• Clinical science

Nephrotic syndrome

Abstract

Nephrotic syndrome is characterized by a massive renal loss of protein (> 3.5 g/day) resulting in edema, hypercoagulability (antithrombin III deficiency), and an increased risk of infection (loss of immunoglobulins). Typical laboratory findings of nephrotic syndrome include hyperlipidemia and fatty casts on urinalysis. The most common causes of nephrotic syndrome in adults are focal segmental glomerulosclerosis and membranous nephropathy. Both diseases usually require immunosuppressive therapy. In children, nephrotic syndrome is most commonly caused by minimal change disease, a benign condition that responds well to corticosteroids. However, nephrotic syndrome can also be a manifestation of advanced renal disease (e.g., diabetic nephropathy, amyloidosis). These diseases are associated with a worse prognosis and are more difficult to treat.

Definition

Nephrotic syndrome
Proteinuria > 3.5 g/24h
Hypoalbuminemia
Edema
Hyperlipidemia


References:[1]

Etiology

Differential diagnoses of nephrotic syndrome
Associations Findings

Treatment

Minimal change disease

  • Most common cause of nephrotic syndrome in children
  • Can be associated with tumors (e.g., Hodgkin lymphoma)
  • LM: no changes
  • EM: effacement of the foot processes
Focal segmental glomerulosclerosis
  • Most common cause of nephrotic syndrome in black populations
  • Can be associated with heroin abuse, HIV infection, obesity, and sickle cell disease
  • LM: segmental sclerosis
  • IM: IgM and C3 inside the sclerotic regions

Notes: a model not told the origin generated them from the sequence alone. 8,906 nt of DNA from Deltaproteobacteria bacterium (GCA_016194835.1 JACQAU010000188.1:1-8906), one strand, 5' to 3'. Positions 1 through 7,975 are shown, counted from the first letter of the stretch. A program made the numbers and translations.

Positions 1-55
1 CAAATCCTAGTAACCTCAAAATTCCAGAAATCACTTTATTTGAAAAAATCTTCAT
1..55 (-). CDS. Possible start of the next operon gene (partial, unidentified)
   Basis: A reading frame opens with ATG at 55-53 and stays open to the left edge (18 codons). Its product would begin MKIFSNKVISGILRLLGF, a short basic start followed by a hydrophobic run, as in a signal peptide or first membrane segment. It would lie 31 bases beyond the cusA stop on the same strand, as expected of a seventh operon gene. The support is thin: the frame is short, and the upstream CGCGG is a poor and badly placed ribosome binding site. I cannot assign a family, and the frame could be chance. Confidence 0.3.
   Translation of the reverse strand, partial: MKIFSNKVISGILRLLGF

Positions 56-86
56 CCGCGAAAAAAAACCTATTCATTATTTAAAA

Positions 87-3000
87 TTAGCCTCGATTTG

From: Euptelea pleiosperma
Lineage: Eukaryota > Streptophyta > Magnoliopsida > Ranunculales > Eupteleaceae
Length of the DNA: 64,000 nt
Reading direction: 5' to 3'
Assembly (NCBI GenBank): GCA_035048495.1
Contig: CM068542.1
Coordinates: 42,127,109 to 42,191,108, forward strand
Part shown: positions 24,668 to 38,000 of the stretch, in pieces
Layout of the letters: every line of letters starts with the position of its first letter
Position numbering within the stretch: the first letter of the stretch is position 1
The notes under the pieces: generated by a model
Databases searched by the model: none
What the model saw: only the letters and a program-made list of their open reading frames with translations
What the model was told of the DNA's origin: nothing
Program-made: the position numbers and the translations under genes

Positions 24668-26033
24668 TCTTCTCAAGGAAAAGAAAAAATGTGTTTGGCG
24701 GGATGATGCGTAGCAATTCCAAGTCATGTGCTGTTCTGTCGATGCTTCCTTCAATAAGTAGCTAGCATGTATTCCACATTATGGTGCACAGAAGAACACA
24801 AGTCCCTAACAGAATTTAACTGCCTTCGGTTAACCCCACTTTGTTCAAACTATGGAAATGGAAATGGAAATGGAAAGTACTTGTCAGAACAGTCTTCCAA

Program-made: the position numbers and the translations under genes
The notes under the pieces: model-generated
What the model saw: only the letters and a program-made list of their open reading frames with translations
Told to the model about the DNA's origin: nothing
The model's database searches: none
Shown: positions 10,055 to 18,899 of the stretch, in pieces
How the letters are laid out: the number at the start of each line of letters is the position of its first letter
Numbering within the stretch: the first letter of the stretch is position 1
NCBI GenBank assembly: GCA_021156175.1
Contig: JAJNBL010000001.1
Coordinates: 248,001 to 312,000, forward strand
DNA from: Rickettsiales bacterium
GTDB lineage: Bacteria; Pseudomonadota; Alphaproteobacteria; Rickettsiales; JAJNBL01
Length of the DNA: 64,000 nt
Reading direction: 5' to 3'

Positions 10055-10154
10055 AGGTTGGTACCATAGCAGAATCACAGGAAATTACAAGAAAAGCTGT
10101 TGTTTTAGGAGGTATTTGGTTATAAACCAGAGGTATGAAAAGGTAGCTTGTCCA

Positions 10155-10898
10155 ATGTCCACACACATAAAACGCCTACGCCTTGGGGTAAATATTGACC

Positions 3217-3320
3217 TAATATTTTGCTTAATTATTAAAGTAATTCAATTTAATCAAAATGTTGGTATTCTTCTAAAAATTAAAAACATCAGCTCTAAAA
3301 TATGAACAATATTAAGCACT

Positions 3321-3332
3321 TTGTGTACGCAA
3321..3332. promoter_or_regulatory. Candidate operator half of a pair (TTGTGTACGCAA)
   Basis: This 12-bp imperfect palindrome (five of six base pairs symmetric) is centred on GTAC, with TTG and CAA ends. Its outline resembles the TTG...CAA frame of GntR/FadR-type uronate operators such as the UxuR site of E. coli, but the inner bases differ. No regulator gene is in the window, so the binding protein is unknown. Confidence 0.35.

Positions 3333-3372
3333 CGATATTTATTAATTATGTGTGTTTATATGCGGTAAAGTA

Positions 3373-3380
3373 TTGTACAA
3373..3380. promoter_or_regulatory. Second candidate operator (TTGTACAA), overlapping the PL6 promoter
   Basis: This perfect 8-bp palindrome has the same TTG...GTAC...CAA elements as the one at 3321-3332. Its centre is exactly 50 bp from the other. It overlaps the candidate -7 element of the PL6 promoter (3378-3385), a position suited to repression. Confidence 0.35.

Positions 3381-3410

• EM: effacement of the foot processes
Membranous nephropathy
  • Most common cause of nephrotic syndrome in white populations
  • Primary: antibodies to phospholipase A2 receptor
  • Secondary: can be associated with infections (hepatitis B and C), SLE, tumors, and medications
  • LM: glomerular capillary loops and basement membrane appear thickened
  • IM: subepithelial deposits
  • EM: subepithelial dense deposits (“spike and dome appearance”)
Membranoproliferative glomerulonephritis
  • IG-mediated
  • Complement-mediated
    • Low serum C3 levels: patients with dense deposit disease often have IgG antibodies, so-called nephritic factor, against the C3 convertase, leading to persistent complement activation.
    • IM: C3 deposits on basement membrane
  • Both:
  • No single effective treatment
Diabetic nephropathy
  • Leading cause of ESRD in the industrialized world
  • Treatment of underlying disease
Amyloidosis
  • LM: Congo red stain shows apple green birefringence under polarized light
Lupus nephritis
LM = light microscopy, IM = immunofluorescent microscopy, EM = electron microscopy

Minimal change disease is the most common cause of nephrotic syndrome in children. In adults, nephrotic syndrome is most commonly caused by focal segmental glomerulosclerosis (black populations) and membranous nephropathy (white populations)!


References:[2][3][4][5][6][7][1][8][9][10]

Pathophysiology

  • Structural damage of glomerular filtration barrier → massive renal loss of protein → reactively increased hepatic protein synthesis
    • Loss of negative charge of GBM → loss of selectivity of barrier (especially for negatively charged albumin)
    • Podocyte damage and fusion (sign of nephrotic syndrome) non-selective proteinuria
  • If protein loss exceeds hepatic synthesis (usually with a loss of protein > 3.5 g/24hours) → hypoproteinemia/hypoalbuminemia, initially both normal GFR and creatinine

References:[11][12][13]

Clinical features


References:[1]

Diagnostics


References:[1][14][15]

Pathology

Renal biopsy


References:[1][14]

Treatment

General measures

If the patient has an AT III deficiency, heparin is ineffective. Consider oral anticoagulants!

Disease-specific


References:[7][1][14][16][17][18][19]

Complications

References:[18][20][21]

We list the most important complications. The selection is not exhaustive.

Prognosis

  • Prognosis of minimal change disease is usually excellent
  • With a wide variety of underlying diseases, the response to treatment can differ dramatically. Even patients receiving treatment commonly develop progressive renal failure and a need for dialysis.
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last updated 10/16/2018
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